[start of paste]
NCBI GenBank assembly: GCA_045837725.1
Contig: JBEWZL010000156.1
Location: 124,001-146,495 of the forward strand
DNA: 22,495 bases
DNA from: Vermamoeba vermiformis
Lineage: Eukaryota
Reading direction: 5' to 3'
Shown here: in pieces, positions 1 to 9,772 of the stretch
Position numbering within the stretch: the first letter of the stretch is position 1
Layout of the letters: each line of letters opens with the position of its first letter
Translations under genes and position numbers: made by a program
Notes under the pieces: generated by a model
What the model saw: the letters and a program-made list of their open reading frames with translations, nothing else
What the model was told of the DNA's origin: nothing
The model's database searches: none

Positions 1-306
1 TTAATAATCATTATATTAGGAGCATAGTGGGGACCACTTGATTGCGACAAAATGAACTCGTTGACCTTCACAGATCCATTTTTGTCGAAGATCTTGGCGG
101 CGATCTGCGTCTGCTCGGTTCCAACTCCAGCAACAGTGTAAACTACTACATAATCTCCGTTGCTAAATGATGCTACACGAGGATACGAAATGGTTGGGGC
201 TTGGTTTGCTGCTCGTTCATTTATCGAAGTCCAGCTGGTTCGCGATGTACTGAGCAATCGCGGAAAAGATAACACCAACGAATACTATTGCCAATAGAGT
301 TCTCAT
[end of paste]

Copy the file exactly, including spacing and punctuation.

NCBI GenBank assembly: GCA_045837725.1
Contig: JBEWZL010000156.1
Location: 124,001-146,495 of the forward strand
DNA: 22,495 bases
DNA from: Vermamoeba vermiformis
Lineage: Eukaryota
Reading direction: 5' to 3'
Shown here: in pieces, positions 1 to 9,772 of the stretch
Position numbering within the stretch: the first letter of the stretch is position 1
Layout of the letters: each line of letters opens with the position of its first letter
Translations under genes and position numbers: made by a program
Notes under the pieces: generated by a model
What the model saw: the letters and a program-made list of their open reading frames with translations, nothing else
What the model was told of the DNA's origin: nothing
The model's database searches: none

Positions 1-306
1 TTAATAATCATTATATTAGGAGCATAGTGGGGACCACTTGATTGCGACAAAATGAACTCGTTGACCTTCACAGATCCATTTTTGTCGAAGATCTTGGCGG
101 CGATCTGCGTCTGCTCGGTTCCAACTCCAGCAACAGTGTAAACTACTACATAATCTCCGTTGCTAAATGATGCTACACGAGGATACGAAATGGTTGGGGC
201 TTGGTTTGCTGCTCGTTCATTTATCGAAGTCCAGCTGGTTCGCGATGTACTGAGCAATCGCGGAAAAGATAACACCAACGAATACTATTGCCAATAGAGT
301 TCTCAT